Improving efficiency in animal protein productionPublished: 12-11-2015, | Member: Nutreco / Nutreco R&D
The demand for animal protein is predicted nearby to double in the next 40 years, while nitrogen, phosphorus and carbon dioxide emissions need to be halved. These conflicting demands require extra innovation, according to Leo den Hartog, Director R&D at Nutreco and part-time professor at Wageningen University. On July 1, 2015, Food Valley Society members were invited to visit Nutreco’s new research facilities.
Nutreco produces feed and feed ingredients for farm animals and fish and has sales in over 80 countries worldwide. The company also offers its customers a broad range of services like raw materials composition tables, lab support, near infrared (NIR) analyses, and species-specific production and economic models (NutriOpt).
Nutreco invests heavily in research and development. Internationally, the company employs 250 R&D people at 11 research centres. In early 2016, it will open a new research facility in Boxmeer, The Netherlands, dedicated to calf and beef nutrition. The Food Valley Society excursion in July offered members a chance to visit this new facility.
Nutreco’s research program is based on three key focus areas for innovation: Life Start, Health & Welfare and Feed efficiency. “By the year 2050, meat production is expected to have to grow by 200 million tonnes and dairy by 300 million tonnes in order to meet the growing demand for meat, fish and dairy,” says Den Hartog..
He links the predicted rise in demand to population growth. “The World Health Organization (WHO) forecasts that there will be nine billion people to feed by 2050. The demand for meat, fish and dairy keeps also growing as the standard of living in countries like China, India and Brazil continues to rise. That means we’ll have to produce 75% more meat and 50% more milk.” Den Hartog does not find these numbers alarming. “The production of animal protein can be made much more efficient,” he says. “Up to 40 percent of the genetic potential of the animals around the world is not used”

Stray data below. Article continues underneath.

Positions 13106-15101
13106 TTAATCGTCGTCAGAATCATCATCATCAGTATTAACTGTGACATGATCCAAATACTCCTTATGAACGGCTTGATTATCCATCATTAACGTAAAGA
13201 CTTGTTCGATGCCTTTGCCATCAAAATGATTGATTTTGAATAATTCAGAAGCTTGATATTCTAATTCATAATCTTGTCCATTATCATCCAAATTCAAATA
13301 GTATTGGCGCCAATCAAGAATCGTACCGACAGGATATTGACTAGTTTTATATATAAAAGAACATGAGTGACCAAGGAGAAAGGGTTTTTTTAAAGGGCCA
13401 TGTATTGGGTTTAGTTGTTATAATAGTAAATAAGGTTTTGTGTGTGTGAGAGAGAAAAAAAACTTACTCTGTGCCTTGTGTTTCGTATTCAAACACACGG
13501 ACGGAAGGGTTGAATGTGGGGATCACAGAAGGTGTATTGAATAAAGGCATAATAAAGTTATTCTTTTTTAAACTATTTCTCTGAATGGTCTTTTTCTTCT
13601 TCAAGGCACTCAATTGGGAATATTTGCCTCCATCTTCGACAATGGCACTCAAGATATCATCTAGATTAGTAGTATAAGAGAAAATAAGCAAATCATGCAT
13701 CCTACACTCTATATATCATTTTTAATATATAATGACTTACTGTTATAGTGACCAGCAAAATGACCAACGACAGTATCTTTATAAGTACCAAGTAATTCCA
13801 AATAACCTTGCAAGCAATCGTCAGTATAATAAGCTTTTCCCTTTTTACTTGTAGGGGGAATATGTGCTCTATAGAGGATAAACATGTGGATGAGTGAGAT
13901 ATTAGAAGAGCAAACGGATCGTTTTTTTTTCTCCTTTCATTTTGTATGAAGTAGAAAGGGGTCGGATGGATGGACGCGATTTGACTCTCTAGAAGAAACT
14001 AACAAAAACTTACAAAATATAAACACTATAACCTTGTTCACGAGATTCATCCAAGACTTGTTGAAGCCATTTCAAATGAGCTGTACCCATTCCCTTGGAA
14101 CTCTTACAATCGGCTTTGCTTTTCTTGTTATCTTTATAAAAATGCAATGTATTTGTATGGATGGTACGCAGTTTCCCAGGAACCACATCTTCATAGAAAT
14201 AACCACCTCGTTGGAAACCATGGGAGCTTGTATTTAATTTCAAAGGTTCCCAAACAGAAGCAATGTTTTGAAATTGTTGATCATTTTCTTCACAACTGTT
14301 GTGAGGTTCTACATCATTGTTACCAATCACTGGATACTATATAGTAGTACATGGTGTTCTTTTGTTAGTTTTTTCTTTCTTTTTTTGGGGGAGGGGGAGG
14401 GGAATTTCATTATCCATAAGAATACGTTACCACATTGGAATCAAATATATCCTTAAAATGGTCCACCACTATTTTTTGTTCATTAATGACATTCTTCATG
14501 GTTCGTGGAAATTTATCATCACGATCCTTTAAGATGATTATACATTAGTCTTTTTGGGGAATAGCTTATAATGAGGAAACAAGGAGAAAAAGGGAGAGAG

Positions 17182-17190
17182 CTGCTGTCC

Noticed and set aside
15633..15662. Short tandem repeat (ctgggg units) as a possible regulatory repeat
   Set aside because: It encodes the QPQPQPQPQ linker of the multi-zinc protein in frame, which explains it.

There are great differences between countries and between farms within a country. “In The Netherlands, dairy cows produce an average of 9000 liters of milk per year. The worldwide average is much lower namely 2,500 liters of milk per cow annually. And half of the planet’s pigs are raised in China, where meat production is half as efficient as in Western countries.” But even in The Netherlands, there is room for improvement in efficiency.
Innovation is key, according to Den Hartog. “Good nutrition is essential for high levels of production and optimum animal health. Early life nutrition of a calf can determine her lifetime production. ” Every additional gram of daily growth of a calf in its first months of life delivers an extra 4 liters of milk in first lactation. Research results are used to further optimize Trouw Nutrition Sprayfo and Milkivit milk replacers for calves and its Milkiwean pig feed.
Intestinal health is also an important factor. “The better its intestinal health, the stronger the animal’s immune system,” Den Hartog said. “Good health is better for both the animals’ welfare and their production and it reduces the need for antibiotics.” Over the past few years, Nutreco has invested in new analytical methods in her research lab. Several mostly natural feed additives that boost intestinal health were launched. One of those is Selko Presan™, which was developed to optimize intestinal microbiota and improve gut wall integrity.
Nutreco’s third key focus area for innovation, devoted to Feed efficiency, investigates how to optimize feed rations (composition and amount) for optimal conversion of feed into animal protein (fish, meat, milk and eggs). “More efficient feed conversion doesn’t just benefit farmers, but also the environment because it helps to reduce nitrogen, phosphorus and carbon dioxide emissions.”
Den Hartog sees a bright future ahead. “I’m convinced we can continue to meet the world demand for animal protein even in 2050, as long as we keep investing in innovation and apply this new knowledge nationally and internationally.”